Spelar tarmcellernas interna fettförbränning en roll i regleringen av födointag?

University essay from SLU/Dept. of Anatomy, Physiology and Biochemistry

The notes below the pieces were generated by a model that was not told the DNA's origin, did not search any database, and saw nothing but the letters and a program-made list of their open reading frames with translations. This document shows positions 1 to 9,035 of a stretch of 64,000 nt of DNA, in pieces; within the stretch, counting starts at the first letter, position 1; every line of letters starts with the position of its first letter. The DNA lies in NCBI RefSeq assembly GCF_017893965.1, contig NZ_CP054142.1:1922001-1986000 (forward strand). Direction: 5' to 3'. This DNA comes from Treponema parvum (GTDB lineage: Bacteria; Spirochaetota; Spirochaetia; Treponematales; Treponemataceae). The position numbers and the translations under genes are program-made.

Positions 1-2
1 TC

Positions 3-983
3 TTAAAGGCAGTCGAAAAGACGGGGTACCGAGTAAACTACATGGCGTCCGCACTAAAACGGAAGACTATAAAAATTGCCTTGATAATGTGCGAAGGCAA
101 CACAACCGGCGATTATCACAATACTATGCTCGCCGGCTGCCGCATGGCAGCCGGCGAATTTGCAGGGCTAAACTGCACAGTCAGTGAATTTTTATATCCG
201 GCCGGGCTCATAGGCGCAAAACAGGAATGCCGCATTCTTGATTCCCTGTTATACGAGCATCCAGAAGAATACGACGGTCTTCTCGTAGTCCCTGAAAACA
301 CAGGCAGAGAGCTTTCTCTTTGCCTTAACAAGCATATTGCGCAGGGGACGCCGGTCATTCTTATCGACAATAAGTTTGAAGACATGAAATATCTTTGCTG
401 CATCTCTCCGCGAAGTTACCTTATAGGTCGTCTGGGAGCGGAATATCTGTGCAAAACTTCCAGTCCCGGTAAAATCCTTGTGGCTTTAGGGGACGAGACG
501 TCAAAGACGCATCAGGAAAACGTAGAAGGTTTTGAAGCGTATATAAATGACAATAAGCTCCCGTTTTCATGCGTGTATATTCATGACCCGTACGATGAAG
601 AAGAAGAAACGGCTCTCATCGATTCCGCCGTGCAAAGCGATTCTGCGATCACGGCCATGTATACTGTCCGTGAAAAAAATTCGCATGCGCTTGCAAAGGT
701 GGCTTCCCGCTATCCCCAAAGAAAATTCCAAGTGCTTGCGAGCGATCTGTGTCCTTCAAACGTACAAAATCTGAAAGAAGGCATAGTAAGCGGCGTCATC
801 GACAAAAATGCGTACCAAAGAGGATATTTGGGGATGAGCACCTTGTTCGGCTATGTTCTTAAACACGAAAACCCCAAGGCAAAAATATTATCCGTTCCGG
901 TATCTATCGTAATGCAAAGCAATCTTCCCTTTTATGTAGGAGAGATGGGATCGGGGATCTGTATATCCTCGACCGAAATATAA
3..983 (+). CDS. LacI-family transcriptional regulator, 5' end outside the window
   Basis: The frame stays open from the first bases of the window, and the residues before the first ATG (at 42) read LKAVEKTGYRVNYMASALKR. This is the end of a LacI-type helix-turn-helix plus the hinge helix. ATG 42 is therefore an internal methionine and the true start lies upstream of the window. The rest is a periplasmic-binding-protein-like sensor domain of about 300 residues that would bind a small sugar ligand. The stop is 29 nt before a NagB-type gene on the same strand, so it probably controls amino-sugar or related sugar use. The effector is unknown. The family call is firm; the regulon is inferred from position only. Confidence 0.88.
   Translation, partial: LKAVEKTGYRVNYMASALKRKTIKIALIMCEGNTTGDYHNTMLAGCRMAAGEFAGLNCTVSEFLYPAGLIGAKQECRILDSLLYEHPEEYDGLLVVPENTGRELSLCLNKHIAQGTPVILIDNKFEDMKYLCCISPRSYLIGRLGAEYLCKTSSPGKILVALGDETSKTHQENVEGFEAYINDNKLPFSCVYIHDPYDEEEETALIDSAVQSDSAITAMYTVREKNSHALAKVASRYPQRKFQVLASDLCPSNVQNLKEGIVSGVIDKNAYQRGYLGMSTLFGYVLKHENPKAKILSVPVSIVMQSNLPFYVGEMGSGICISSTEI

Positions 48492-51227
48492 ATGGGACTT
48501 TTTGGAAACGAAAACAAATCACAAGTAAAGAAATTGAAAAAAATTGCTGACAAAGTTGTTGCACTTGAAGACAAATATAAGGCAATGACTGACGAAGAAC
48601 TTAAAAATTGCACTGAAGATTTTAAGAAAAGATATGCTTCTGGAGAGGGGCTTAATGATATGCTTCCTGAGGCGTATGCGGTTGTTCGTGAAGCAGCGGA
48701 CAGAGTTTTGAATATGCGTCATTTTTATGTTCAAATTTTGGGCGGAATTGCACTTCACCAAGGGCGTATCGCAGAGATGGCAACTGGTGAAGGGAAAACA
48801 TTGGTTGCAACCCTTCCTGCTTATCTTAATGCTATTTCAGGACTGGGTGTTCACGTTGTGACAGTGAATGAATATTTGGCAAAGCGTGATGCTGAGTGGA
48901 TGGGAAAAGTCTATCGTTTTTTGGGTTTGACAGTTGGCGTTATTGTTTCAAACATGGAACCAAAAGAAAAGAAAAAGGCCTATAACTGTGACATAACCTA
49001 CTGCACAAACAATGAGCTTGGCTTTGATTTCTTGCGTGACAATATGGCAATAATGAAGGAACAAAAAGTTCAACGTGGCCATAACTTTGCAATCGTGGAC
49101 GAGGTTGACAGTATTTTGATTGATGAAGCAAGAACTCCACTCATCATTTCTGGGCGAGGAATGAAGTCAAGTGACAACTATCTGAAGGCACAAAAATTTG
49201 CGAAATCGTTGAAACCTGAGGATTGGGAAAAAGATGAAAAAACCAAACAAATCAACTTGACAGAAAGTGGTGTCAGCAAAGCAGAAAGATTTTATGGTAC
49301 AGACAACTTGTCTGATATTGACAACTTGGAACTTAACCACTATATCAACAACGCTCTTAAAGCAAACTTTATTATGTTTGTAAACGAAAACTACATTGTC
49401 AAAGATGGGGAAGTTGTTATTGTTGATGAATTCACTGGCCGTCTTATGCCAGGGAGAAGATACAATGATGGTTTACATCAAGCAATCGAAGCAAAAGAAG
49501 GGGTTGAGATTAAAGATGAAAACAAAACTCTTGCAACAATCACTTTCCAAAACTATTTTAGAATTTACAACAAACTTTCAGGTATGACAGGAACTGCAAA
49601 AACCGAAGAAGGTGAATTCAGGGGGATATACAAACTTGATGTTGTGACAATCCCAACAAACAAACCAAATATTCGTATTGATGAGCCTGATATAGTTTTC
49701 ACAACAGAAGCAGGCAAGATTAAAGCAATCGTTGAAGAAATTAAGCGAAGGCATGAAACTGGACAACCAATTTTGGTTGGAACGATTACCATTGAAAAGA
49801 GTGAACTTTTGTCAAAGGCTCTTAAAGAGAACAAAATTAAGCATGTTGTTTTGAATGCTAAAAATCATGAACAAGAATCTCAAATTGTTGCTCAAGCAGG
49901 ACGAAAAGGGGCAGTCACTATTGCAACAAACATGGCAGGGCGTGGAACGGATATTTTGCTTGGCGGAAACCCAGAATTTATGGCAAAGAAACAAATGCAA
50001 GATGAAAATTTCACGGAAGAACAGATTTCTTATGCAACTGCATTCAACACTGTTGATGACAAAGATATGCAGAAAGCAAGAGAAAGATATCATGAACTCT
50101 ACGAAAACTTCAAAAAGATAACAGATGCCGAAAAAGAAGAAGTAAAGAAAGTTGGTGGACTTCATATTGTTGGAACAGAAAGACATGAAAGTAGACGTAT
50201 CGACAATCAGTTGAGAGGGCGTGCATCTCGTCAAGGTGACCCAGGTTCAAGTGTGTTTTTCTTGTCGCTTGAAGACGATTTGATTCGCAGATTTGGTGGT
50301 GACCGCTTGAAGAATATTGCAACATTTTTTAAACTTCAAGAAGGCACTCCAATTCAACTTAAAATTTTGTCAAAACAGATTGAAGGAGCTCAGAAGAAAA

Abstract: Since several lifestyle diseases are associated with obesity much research is carried out within the area. Researchers have found that oxidation of fatty acids within the body’s cells may give rise to peripheral signals which regulate food intake, but it is still unclear where such a mechanism takes place. Although much evidence suggests that it is the hepatocytes in the liver that send signals regulating food intake, some researchers have begun to question this theory. Instead they argue that the mechanism takes place within the enterocytes since they are well localised in the gut for such assignment. Research has shown that the enterocytes can use fatty acids as an energy source and the oxidation may give rise to an afferent vagal signal to the brain stem where it is switched to the hypothalamus, causing a decrease in food intake. It has also been proved that there are afferent vagal nerve fibres in the gut mucosa, which theoretically could sense signals from the enterocytes. How this mechanism is carried out is still unknown. Although there is yet not enough evidence to argue against the liver’s role in the regulation of food intake, there are strong indications that the enterocytes are involved. More research within this area will undoubtedly lead to further support for this theory.

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